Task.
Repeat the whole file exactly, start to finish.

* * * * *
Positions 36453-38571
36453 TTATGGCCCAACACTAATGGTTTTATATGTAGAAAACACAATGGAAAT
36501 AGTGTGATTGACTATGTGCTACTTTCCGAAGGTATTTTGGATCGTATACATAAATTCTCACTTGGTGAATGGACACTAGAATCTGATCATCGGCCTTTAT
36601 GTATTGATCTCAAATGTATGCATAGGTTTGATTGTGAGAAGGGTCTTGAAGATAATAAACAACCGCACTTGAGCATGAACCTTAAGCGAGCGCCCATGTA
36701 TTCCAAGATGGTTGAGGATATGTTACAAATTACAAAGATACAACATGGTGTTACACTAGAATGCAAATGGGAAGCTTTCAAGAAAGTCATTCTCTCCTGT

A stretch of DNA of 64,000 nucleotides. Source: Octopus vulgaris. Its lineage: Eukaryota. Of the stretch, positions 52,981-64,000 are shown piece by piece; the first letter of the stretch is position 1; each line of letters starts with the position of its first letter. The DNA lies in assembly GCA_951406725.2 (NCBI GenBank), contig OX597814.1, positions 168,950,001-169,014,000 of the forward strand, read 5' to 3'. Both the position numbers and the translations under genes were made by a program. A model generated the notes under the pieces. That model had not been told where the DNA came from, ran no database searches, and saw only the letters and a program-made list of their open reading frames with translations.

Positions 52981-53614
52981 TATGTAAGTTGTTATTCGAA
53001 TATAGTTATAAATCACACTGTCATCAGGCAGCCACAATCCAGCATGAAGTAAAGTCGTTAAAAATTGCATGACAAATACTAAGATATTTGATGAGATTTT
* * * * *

Positions 36453-38571
36453 TTATGGCCCAACACTAATGGTTTTATATGTAGAAAACACAATGGAAAT
36501 AGTGTGATTGACTATGTGCTACTTTCCGAAGGTATTTTGGATCGTATACATAAATTCTCACTTGGTGAATGGACACTAGAATCTGATCATCGGCCTTTAT
36601 GTATTGATCTCAAATGTATGCATAGGTTTGATTGTGAGAAGGGTCTTGAAGATAATAAACAACCGCACTTGAGCATGAACCTTAAGCGAGCGCCCATGTA
36701 TTCCAAGATGGTTGAGGATATGTTACAAATTACAAAGATACAACATGGTGTTACACTAGAATGCAAATGGGAAGCTTTCAAGAAAGTCATTCTCTCCTGT

A stretch of DNA of 64,000 nucleotides. Source: Octopus vulgaris. Its lineage: Eukaryota. Of the stretch, positions 52,981-64,000 are shown piece by piece; the first letter of the stretch is position 1; each line of letters starts with the position of its first letter. The DNA lies in assembly GCA_951406725.2 (NCBI GenBank), contig OX597814.1, positions 168,950,001-169,014,000 of the forward strand, read 5' to 3'. Both the position numbers and the translations under genes were made by a program. A model generated the notes under the pieces. That model had not been told where the DNA came from, ran no database searches, and saw only the letters and a program-made list of their open reading frames with translations.

Positions 52981-53614
52981 TATGTAAGTTGTTATTCGAA
53001 TATAGTTATAAATCACACTGTCATCAGGCAGCCACAATCCAGCATGAAGTAAAGTCGTTAAAAATTGCATGACAAATACTAAGATATTTGATGAGATTTT